Going to kindergarten is a major milestone for growing kids — and for their families, too. For most parents, that magical age of five means their child is finally ready to enter school and begin a whole host of adventures and experiences.
But just because a child is five years old, doesn’t necessarily mean they’re as ready as they can be for school. In fact, the US Department of Education says that as many as 60% of kids aren’t ready for the demands of kindergarten, which means those kids could be left struggling or feeling anxious and left behind.
At Laurel Pediatric & Teen Medical Center in Bel Air, Maryland, our team is available to help parents get their kids ready for school and to help them assess their children’s readiness to enter kindergarten. If your child is set to enter school this fall, here’s how to tell if they’re ready.
Most kids who enter kindergarten know basic counting skills and even reading skills. Your child should at least know their numbers from 1-10, as well as how to spell their name. They should also be able to recite the alphabet and recognize letters and numbers.
Other basic skills your child should ideally have include:
They should have no trouble holding and using a pencil.
Kids who attend preschool often have a head-start, learning many of these basic skills before that all-important first day of school. If your child hasn’t learned these skills yet, there’s still time to help them along. Plenty of practice using online activities, workbooks, and basic reading books from your library can help.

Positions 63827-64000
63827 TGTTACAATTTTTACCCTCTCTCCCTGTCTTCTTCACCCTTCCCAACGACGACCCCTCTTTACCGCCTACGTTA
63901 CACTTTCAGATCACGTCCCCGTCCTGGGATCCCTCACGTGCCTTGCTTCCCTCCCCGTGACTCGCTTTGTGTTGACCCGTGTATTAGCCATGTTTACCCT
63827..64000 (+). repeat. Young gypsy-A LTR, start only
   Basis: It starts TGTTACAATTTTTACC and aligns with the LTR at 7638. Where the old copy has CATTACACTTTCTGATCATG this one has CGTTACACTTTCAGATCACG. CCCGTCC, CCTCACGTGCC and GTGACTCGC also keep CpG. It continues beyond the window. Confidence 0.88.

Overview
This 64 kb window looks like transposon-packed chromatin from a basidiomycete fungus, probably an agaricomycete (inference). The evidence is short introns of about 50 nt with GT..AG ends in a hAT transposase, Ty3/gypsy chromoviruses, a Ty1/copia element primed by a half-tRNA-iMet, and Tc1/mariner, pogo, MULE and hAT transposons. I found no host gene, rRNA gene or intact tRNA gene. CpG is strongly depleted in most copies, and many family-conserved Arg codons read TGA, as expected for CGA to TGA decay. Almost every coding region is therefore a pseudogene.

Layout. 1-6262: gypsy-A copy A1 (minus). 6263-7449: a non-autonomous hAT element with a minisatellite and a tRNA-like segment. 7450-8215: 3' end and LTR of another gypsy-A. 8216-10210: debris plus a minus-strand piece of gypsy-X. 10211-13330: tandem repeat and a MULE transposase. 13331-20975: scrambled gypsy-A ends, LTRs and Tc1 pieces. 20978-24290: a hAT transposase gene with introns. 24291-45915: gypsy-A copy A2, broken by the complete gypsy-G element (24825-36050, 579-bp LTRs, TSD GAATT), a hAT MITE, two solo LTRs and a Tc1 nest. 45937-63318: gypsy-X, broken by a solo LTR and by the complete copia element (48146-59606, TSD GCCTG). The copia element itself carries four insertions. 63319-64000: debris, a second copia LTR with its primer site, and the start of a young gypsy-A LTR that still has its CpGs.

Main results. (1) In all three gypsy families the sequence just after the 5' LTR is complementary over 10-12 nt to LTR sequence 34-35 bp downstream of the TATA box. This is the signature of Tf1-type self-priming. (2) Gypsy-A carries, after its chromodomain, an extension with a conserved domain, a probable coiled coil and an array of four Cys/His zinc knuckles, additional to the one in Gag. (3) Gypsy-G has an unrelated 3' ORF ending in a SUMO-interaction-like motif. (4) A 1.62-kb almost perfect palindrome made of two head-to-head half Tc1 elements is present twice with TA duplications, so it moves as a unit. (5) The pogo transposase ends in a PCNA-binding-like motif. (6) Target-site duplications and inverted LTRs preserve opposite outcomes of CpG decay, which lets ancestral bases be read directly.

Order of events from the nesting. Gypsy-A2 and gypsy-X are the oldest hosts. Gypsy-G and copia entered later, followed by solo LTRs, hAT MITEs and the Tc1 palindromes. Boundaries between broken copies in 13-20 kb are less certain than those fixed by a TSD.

Other important skills include basic hygiene habits, like washing their hands and using the bathroom. They should also be able to perform basic self-care, like buttoning a coat. If they have trouble tying shoelaces, look for shoes without laces for now, and make a plan to tutor them at home.
It’s normal to have a little separation anxiety during the first week of school, especially if your child hasn’t attended preschool. But after a week or so, your child should feel comfortable being in the school environment. If they cry easily or they’re very anxious, they may not be ready for school yet.
Your child should feel comfortable interacting with other kids, taking turns, sharing, cooperating, and playing. They should also be able to empathize with the needs and emotions of other children. Ideally, they’ll be able to run, jump, balance on one leg, and climb stairs while alternating legs.
In addition, your child needs to be able to pay attention for at least five minutes while the teacher is giving directions or reading to the class. They’ll need to be able to understand the concept of raising their hand and waiting to be called on, rather than blurting out answers.
Some parents who feel their child is not quite ready for kindergarten may decide to wait a year. That can be a good decision, but it could also lead to problems in the future when your child winds up being the oldest kid in class by a whole year.
Another option is to ask our team to assess your child, so we can help you make this very important decision. If your child attends preschool, ask their teacher if they think your child is ready and to identify areas where your child might need some extra support when they do begin school.
All parents wish for their children to succeed in school. If you have questions or concerns about school readiness for your child, our team can help. Call 410-504-6676 or book an appointment online to schedule a well child visit with a member of our team today.